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ABSTRACT: Background: Laparoscopic colectomy has become accepted for resection of colon cancer, and laparoscopic complete mesocolic excision (CME) has proved feasible and safe. We have evaluated the safety, efficacy, and feasibility of laparoscopic CME via reduced port surgery (RPS) in patients with colon cancer. Methods: We prospectively assessed 17 consecutive patients with colon cancer undergoing laparoscopic CME via RPS between February 2012 and January 2014. Video recordings were used to assess the quality of the surgery, including CME completion. We also assessed operative data, complications, pathological findings, visual analog scale (VAS), cosmesis, and the hospital length of stay. Results: All patients underwent en bloc resection of mesocolon with CME completion. The median surgical duration and blood loss were 298 min and 41 ml, respectively. No intraoperative complications occurred in any patient. The median number of lymph nodes retrieved was 20, with lymph node metastasis identified in eight patients. The mean VAS scores for postoperative days 1, 3, and 7 were 3.2, 1.5, and 0, respectively. All patients were satisfied with their cosmesis. The median postoperative hospital stay was 11 days. Conclusions: Laparoscopic CME via RPS for colon cancer is a safe and feasible surgical procedure with cosmetic advantages. © 2015 S. Karger AG, Basel.Digestive Surgery 01/2015; 32(1):45-51. DOI:10.1159/000373895 · 1.74 Impact Factor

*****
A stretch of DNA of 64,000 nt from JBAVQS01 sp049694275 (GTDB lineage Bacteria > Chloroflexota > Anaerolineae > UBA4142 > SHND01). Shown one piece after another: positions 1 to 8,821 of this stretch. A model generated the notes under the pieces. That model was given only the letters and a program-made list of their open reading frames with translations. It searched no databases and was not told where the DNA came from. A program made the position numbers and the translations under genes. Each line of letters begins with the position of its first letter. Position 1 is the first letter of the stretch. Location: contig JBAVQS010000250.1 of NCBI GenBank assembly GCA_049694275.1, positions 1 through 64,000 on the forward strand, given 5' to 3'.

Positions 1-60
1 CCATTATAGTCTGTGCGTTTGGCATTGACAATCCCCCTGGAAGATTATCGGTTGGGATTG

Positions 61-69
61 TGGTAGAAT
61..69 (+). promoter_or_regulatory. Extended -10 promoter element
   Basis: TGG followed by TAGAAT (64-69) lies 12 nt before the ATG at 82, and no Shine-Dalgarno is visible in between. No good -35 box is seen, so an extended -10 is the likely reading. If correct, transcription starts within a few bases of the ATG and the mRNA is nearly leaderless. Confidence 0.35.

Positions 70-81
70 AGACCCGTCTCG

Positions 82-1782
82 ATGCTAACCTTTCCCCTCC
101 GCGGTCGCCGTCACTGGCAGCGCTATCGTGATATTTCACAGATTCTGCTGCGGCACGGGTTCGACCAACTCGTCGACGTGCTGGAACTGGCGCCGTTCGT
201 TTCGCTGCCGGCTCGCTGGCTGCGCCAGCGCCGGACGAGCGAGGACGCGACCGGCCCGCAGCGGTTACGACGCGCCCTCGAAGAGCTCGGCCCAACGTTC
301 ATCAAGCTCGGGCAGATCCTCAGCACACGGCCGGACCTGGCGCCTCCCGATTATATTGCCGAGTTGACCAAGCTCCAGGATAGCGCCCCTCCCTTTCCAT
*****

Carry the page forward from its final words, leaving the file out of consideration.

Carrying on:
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ABSTRACT: Since the introduction of total mesorectal excision as the standard approach in mid and low rectal cancer, the incidence of local recurrence has sharply declined. Similar attention to surgical technique in colon cancer (CC) has resulted in the concept of complete mesocolic excision (CME), which consists of complete removal of the intact mesentery and high ligation of the vascular supply at its origin. Although renewed attention to meticulous surgical technique certainly has its merits, routine implementation of CME is currently unfounded. Firstly, in contrast to rectal cancer, local recurrence originating from an incompletely removed mesentery is rare in CC and usually a manifestation of systemic disease. Secondly, although CME may increase nodal counts and therefore staging accuracy, this is unlikely to affect survival since the observed relationship between nodal counts and outcome in CC is most probably not causal but confounded by a range of clinical variables. Thirdly, several lines of evidence suggest that metastasis to locoregional nodes occurs early and is a stochastic rather than a stepwise phenomenon in CC, in essence reflecting the tumor-host-metastasis relationship. Unsurprisingly, therefore, comparative studies in CC as well as in other digestive cancers have failed to demonstrate any survival benefit associated with extensive, additional or extra-mesenteric lymphadenectomy. Finally, routine implementation of CME may cause patient harm by longer operating times, major vascular damage and autonomic nerve injury. Therefore, data from randomized trials reporting relevant endpoints are required before CME can be recommended as a standard approach in CC surgery.World Journal of Gastroenterology 01/2015; 21(1):132-138. DOI:10.3748/wjg.v21.i1.132 · 2.43 Impact Factor